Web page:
Rising trade protectionism and frustration over its domestic subsidies spell trouble for China and could lead to more friction within the WTO than Beijing has grown accustomed to over the past decade.
On the eve of China’s accession to the WTO 10 years ago this December, naysayers warned that the country could falter under the demands of opening up its economy. Now there is little debate that it has been a boon in making China the world’s largest exporter and the second-largest trading nation.
However, China’s next decade in the trade group could be tougher. That is partly because while the country has opened many of its markets as required under the WTO rules, it still heavily subsidizes key industries.
State spending on clean technologies, which has already drawn ire from China’s trading partners, could continue rising after last week’s confirmation by Beijing of a massive investment plan for “strategic industries.”
That can only lead to increased friction as the global economy slows and countries scramble to boost exports.
“Some aspects of China’s economic system are fundamentally inconsistent with the market economy-based principles of the WTO,” said Wang Jiangyu (王江雨), a law professor and WTO expert at the National University of Singapore. “In the first few years, they [WTO members] could tolerate this, but as China’s trade grows you will see more and more cases against China.”
Experts say a recent WTO ruling that cheap state-supported financing and land give an unfair advantage might lead countries to resort to anti-subsidy cases against China — a trade weapon that aims at the heart of China’s state-backed economic model.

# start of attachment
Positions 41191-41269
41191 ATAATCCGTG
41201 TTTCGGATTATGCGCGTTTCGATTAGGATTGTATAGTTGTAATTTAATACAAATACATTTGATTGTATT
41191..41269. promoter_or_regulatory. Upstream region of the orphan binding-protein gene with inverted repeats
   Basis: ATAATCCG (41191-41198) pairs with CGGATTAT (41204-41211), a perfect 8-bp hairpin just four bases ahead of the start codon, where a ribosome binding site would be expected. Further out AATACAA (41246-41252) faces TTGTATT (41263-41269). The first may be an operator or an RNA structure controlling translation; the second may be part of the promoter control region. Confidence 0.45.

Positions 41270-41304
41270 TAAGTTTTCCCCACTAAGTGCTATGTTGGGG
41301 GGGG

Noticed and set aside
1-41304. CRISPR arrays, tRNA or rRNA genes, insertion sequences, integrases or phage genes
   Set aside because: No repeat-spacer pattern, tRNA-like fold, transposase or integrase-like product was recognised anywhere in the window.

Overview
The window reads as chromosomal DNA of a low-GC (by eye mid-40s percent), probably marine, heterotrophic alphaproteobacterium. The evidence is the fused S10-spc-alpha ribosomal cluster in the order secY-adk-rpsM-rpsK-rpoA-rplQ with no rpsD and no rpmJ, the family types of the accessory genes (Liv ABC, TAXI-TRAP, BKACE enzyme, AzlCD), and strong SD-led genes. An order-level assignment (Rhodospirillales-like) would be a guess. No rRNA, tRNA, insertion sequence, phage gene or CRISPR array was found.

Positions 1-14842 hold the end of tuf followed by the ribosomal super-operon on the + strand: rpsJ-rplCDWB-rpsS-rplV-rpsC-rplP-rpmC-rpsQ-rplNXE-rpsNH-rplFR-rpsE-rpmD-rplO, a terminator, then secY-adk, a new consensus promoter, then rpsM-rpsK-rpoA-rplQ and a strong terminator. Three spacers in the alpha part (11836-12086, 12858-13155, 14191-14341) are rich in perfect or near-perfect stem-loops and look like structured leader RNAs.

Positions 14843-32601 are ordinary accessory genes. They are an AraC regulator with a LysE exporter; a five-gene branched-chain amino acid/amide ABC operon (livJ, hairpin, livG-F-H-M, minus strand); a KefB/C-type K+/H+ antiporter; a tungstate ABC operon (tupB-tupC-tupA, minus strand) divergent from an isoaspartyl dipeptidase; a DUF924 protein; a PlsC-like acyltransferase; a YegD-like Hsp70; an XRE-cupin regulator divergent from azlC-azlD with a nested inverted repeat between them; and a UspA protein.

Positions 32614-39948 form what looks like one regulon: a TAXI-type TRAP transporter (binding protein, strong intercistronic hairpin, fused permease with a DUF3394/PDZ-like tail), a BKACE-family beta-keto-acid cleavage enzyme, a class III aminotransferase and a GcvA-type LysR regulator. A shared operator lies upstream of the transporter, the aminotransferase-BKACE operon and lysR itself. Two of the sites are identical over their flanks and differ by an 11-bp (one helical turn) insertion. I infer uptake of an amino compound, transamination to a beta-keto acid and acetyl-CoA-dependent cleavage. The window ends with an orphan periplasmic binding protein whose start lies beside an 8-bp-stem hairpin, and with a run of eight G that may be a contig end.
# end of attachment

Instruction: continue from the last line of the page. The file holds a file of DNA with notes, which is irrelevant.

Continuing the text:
To date, WTO members have used anti-dumping cases to target China’s trade policies, which is relatively easy to do since China is still considered a “non-market” economy under the terms it negotiated in 2001. To build a case, another country can substitute China’s prices with those of another, pricier market economy.
The clause — which Beijing sees as unfair — expires in 2016.
However, a recent WTO decision said state involvement must be accounted for in bank financing, land prices and production input prices. That means the possible use of a similar tactic in anti-subsidy cases: Using higher third-country market rates and prices to show subsidized pricing.
In essence, China must still answer for its non-market economy subsidies past 2016.
Chin Leng Lim (陳倫林), a law professor at the University of Hong Kong, said challenging China on cheap land and financing — when the government owns all the land and banks — is more intrusive than going after unfairly underpriced goods. It is firing at the “Chinese mothership.”
“It’s about saying to China: ‘We don’t like the way you regulate and control your banks. We don’t like the way you regulate land. We don’t like the support you give to your state-owned enterprises. So change all of that,’” Chin said.
Anti-subsidy retaliation is already happening and “green” technology is a likely battlefield.
Early last month, the US government launched an investigation into imports of Chinese made solar panels after US solar companies called for anti-dumping and anti-subsidy duties. In return, China’s commerce ministry said on Friday it was looking into US renewable energy subsidies.
“That’s what a trade war looks like, when it is tit-for-tat,” Chin said. “And it is all happening in and around anti-subsidy law.”